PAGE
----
I thought I would make it easy on myself and augment a vest rather than attempt to make one form scratch. I was having a hard time figuring out what materials it was made out of (ripstop, nylon, cotton, etc) and I happened to score one on ebay that was a perfect shade of brown. This was by far one the dumbest choices I have ever made.
To start with it was filled with down . . . and I needed to shorten the length a few inches. I did not document the feather storm that filled my little condo but they were everywhere!
I will never cut into a down filled item of clothing ever again.
I will never cut into a down filled item of clothing ever again.
Let's move on.
I cut into the vest and attempted to contain and remove the unneeded feathers. I knew I needed to create a waistband that looked like it had been ruched with elastic thread. I did not have the know how at the time to attempt this so I simply stitched rows into the fabric I had just evacuated of feathers. Is it correct, no, did it work, yes! I then had to go about adding in the horizontal and vertical stitching details on the front sides. I eye-balled this mostly since I was working on an already made garment and not flat fabric. Again, not the right way to do it but I made it work, and I think it turned out pretty good.
The vest came with a storage bag made of the same fabric, it wasn't very big but it did give me enough material to make 2 front pockets. I cut the bag in half and pined each half in place until I had them where I wanted them. Then I pinned them into the right shape. Again I eye-balled this since each pocket piece I was using wasn't exactly the same it took some work to finesse them into similar shapes. Once I had the shape, I took them off and added the stitching details along the top of each pocket with my machine, then had stitched them in place.
I re-lined the inside of the vest with red nylon. I know I probably could have gotten away with not doing that but it was how Jyn's vest was in the film and it hid all my stitch work so I figured, what the heck! I cut my pieces using the vest as my pattern. I cut 4 pieces, 2 for the back and one for each side. I chose to cut 2 for the back because it was easier on my machine to maneuver so I did end up with a seam down the middle of the back in my lining, but I'm okay with that. I left the bottom long and open for now because it was time to get tufting.
Since creating this costume there are now tons of tutorials about the tufting/quilting pattern that is on Jyn's vest back, I had none of that to go on. I stood in front of my TV pausing my film each time her back was to camera counting how many tufts I could find. I drew a basic grid pattern to reference and tufted by hand, making small "x" patterns with my stitches to create this pattern. You can see the little white feathers poking through my stitches here and there on the back. Curse you feathers!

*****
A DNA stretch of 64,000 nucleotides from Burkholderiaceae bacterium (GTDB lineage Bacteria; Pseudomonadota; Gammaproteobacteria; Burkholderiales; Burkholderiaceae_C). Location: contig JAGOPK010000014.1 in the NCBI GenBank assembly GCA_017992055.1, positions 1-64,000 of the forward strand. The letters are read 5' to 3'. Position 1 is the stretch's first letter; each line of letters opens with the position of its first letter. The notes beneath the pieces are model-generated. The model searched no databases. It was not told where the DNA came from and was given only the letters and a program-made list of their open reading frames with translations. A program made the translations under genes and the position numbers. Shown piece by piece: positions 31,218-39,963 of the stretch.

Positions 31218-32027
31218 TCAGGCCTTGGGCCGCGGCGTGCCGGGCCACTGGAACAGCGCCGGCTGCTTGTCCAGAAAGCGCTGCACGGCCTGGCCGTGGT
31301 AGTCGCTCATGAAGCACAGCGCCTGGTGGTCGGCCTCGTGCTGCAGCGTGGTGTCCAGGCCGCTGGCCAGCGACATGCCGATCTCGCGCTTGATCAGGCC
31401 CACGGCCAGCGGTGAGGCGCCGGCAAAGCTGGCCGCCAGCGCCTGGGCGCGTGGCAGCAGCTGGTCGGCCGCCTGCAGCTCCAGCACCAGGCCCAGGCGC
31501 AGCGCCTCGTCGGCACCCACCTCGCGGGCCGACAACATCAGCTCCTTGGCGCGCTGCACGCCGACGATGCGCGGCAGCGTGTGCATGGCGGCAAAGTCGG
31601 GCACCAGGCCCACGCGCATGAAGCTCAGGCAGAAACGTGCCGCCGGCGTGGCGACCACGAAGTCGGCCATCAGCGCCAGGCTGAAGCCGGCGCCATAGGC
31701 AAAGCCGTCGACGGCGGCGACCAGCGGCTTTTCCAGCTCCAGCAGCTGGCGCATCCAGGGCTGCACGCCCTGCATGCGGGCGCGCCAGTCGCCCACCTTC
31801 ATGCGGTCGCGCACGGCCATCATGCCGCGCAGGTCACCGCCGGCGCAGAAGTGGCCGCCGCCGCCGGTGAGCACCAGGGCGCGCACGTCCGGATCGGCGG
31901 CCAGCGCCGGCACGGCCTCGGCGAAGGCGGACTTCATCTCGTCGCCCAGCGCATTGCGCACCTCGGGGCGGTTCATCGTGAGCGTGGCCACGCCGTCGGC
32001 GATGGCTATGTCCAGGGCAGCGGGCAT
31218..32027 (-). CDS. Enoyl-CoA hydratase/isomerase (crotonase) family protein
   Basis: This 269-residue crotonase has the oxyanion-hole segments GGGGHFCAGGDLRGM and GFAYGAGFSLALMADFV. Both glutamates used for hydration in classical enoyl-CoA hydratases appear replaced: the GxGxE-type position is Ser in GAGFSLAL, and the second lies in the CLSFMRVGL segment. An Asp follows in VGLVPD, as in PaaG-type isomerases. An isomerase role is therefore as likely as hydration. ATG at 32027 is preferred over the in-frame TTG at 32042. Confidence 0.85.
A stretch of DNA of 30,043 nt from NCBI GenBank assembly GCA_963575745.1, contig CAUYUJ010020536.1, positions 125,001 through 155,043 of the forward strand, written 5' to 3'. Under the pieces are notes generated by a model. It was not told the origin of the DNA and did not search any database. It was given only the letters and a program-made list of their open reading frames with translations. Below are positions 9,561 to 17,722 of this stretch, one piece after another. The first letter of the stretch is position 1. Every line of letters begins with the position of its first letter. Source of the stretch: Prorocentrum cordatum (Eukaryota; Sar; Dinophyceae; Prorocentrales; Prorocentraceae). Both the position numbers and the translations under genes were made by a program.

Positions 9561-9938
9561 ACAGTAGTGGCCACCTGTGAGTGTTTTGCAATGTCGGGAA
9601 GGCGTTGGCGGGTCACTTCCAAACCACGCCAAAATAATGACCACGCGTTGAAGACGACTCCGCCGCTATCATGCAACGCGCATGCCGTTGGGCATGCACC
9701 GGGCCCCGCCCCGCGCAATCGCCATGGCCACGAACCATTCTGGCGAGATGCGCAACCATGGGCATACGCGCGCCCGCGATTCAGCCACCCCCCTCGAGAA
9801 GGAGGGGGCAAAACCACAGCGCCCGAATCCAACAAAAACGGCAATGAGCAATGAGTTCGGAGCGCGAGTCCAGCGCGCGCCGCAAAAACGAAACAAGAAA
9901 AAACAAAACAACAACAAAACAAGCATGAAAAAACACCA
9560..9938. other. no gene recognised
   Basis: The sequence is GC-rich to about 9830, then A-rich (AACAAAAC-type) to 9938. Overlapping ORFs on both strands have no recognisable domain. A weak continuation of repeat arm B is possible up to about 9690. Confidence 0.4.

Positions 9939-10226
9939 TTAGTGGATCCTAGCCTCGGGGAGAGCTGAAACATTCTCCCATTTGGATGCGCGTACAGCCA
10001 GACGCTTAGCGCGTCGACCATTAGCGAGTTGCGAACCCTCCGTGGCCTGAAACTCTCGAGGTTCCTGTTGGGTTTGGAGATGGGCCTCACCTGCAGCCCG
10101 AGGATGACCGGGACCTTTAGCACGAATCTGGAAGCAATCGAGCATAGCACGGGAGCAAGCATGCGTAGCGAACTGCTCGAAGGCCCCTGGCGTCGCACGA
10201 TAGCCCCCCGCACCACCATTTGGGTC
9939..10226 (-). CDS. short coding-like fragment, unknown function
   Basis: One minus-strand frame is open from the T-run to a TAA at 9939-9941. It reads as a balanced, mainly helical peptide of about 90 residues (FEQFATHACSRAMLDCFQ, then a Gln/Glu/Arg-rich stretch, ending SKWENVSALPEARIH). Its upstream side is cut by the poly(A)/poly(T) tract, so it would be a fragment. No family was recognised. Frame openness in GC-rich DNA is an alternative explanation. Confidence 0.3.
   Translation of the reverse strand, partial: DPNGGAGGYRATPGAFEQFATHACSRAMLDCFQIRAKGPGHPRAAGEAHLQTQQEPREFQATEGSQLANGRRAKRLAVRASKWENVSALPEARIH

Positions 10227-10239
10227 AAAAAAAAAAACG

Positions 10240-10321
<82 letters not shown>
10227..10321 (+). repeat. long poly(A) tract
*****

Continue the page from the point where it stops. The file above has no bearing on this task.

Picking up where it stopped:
With this major construction done, I got to work on embellishing. I used my last scrap of brown bag fabric to create the flap on the front. Felt was used for the darker sections. I used a little piece of vest fabric to create the loop form my vintage metal hook (thank you again ebay) and had stitched it into place. I ordered 3D printed embellishments that looked like the closure and "card" attached to the bottom of the vest. They were awesome, coming in multiple parts so you could hand stitch them in place then the next layer could be glued on to conceal the stitch work. Thank you etsy!
Lastly, and I'm sorry but I was so frustrated with the cording for this I did not take pictures, it was time to play with plastic tubing. Again this is an item that now has a lot more info about it than when I was working on this so I found a roll of thin black tubing and hot glued the ever living heck out of it to get 4 pieces to stay together and hand tacked it into place. Now, when I say hand tacked that involved getting needle-nose pliers to help me force the needle through the tubing and ALL that glue to stitch it in place. I had to do this twice. One side had to be longer and have some kind of square end piece on it. No one knew what that piece was. I thought it looked a lot like the plastic pieces on a backpack strap you use to adjust the length, so that is totally what I used.
With the tubing completed I trimmed the red lining, folded the end under and hand stitch it closed. Vest was complete. It was time for a final fitting and you'll have to take my word for it that the client was happy in the picture.
**I later learned that there were patches under the arms that I did not have and that the long piece of tubing should be going through the side of the vest, secured on the inside closer to the bottom hem. These are adjustments I will make later.**
Step 4: Free Comic Book Day
All in all, it was a successful costume build.
I did do some quick versions of the boot covers for this costume as well, but they were last minute and not final so not even worth saying what I did. I scrapped them right after the event to make new proper ones, which I have yet to finish.
The client was happy and I was proud of what I had accomplished for her as well as tackling some of my fear of doing commissions. That being said, mad props to those of you out there who make a living doing this! Maybe it would be less stressful if I did it more but I don't see me doing it all that often. Now and then I think I may take on a commission for friends (and I have actually taken on 2 more projects since making this) but I will not be setting up an etsy store or anything like that.
Costuming is fun for me, yes even when it taxes my brain to the max or sends me into a tirade of curses, I still enjoy the process and accomplishment of a final product. I hope you enjoyed reading up on this build.